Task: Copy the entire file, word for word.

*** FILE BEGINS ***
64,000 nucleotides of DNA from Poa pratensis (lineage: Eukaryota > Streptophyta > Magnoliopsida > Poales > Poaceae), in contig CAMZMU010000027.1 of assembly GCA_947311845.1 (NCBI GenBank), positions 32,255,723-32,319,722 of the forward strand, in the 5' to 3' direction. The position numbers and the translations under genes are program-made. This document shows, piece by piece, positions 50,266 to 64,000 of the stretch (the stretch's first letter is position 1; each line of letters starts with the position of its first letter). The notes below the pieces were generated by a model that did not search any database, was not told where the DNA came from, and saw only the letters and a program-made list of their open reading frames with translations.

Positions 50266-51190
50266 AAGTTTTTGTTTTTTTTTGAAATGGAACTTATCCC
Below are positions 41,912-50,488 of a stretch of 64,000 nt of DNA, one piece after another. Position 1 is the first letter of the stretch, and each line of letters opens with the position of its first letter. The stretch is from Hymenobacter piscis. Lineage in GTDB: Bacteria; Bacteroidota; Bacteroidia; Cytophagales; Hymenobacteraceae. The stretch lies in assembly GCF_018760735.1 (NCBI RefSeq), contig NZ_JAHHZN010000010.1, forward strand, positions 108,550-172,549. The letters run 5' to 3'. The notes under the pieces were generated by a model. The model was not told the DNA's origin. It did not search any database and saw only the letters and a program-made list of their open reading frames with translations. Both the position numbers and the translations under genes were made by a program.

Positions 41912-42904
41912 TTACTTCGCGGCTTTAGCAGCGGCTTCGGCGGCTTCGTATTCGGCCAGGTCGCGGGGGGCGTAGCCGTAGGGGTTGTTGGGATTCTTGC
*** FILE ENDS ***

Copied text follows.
64,000 nucleotides of DNA from Poa pratensis (lineage: Eukaryota > Streptophyta > Magnoliopsida > Poales > Poaceae), in contig CAMZMU010000027.1 of assembly GCA_947311845.1 (NCBI GenBank), positions 32,255,723-32,319,722 of the forward strand, in the 5' to 3' direction. The position numbers and the translations under genes are program-made. This document shows, piece by piece, positions 50,266 to 64,000 of the stretch (the stretch's first letter is position 1; each line of letters starts with the position of its first letter). The notes below the pieces were generated by a model that did not search any database, was not told where the DNA came from, and saw only the letters and a program-made list of their open reading frames with translations.

Positions 50266-51190
50266 AAGTTTTTGTTTTTTTTTGAAATGGAACTTATCCC
Below are positions 41,912-50,488 of a stretch of 64,000 nt of DNA, one piece after another. Position 1 is the first letter of the stretch, and each line of letters opens with the position of its first letter. The stretch is from Hymenobacter piscis. Lineage in GTDB: Bacteria; Bacteroidota; Bacteroidia; Cytophagales; Hymenobacteraceae. The stretch lies in assembly GCF_018760735.1 (NCBI RefSeq), contig NZ_JAHHZN010000010.1, forward strand, positions 108,550-172,549. The letters run 5' to 3'. The notes under the pieces were generated by a model. The model was not told the DNA's origin. It did not search any database and saw only the letters and a program-made list of their open reading frames with translations. Both the position numbers and the translations under genes were made by a program.

Positions 41912-42904
41912 TTACTTCGCGGCTTTAGCAGCGGCTTCGGCGGCTTCGTATTCGGCCAGGTCGCGGGGGGCGTAGCCGTAGGGGTTGTTGGGATTCTTGC